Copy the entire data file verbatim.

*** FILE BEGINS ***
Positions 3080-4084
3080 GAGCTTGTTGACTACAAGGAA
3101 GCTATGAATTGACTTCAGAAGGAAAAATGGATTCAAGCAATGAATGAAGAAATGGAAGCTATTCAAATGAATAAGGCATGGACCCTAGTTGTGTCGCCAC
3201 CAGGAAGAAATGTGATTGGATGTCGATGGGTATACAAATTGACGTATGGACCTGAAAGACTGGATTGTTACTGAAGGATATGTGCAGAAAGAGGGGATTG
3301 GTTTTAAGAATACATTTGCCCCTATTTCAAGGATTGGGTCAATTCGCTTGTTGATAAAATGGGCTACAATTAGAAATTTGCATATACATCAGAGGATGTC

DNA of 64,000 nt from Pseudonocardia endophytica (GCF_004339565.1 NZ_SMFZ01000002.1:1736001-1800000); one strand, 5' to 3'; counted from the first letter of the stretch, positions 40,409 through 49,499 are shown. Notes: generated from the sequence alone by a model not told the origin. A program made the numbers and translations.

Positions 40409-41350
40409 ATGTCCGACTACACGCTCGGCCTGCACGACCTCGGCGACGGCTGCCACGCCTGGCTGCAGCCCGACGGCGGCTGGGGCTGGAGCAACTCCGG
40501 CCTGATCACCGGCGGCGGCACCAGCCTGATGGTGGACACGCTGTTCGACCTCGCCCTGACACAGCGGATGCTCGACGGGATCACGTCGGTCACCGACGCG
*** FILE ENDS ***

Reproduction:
Positions 3080-4084
3080 GAGCTTGTTGACTACAAGGAA
3101 GCTATGAATTGACTTCAGAAGGAAAAATGGATTCAAGCAATGAATGAAGAAATGGAAGCTATTCAAATGAATAAGGCATGGACCCTAGTTGTGTCGCCAC
3201 CAGGAAGAAATGTGATTGGATGTCGATGGGTATACAAATTGACGTATGGACCTGAAAGACTGGATTGTTACTGAAGGATATGTGCAGAAAGAGGGGATTG
3301 GTTTTAAGAATACATTTGCCCCTATTTCAAGGATTGGGTCAATTCGCTTGTTGATAAAATGGGCTACAATTAGAAATTTGCATATACATCAGAGGATGTC

DNA of 64,000 nt from Pseudonocardia endophytica (GCF_004339565.1 NZ_SMFZ01000002.1:1736001-1800000); one strand, 5' to 3'; counted from the first letter of the stretch, positions 40,409 through 49,499 are shown. Notes: generated from the sequence alone by a model not told the origin. A program made the numbers and translations.

Positions 40409-41350
40409 ATGTCCGACTACACGCTCGGCCTGCACGACCTCGGCGACGGCTGCCACGCCTGGCTGCAGCCCGACGGCGGCTGGGGCTGGAGCAACTCCGG
40501 CCTGATCACCGGCGGCGGCACCAGCCTGATGGTGGACACGCTGTTCGACCTCGCCCTGACACAGCGGATGCTCGACGGGATCACGTCGGTCACCGACGCG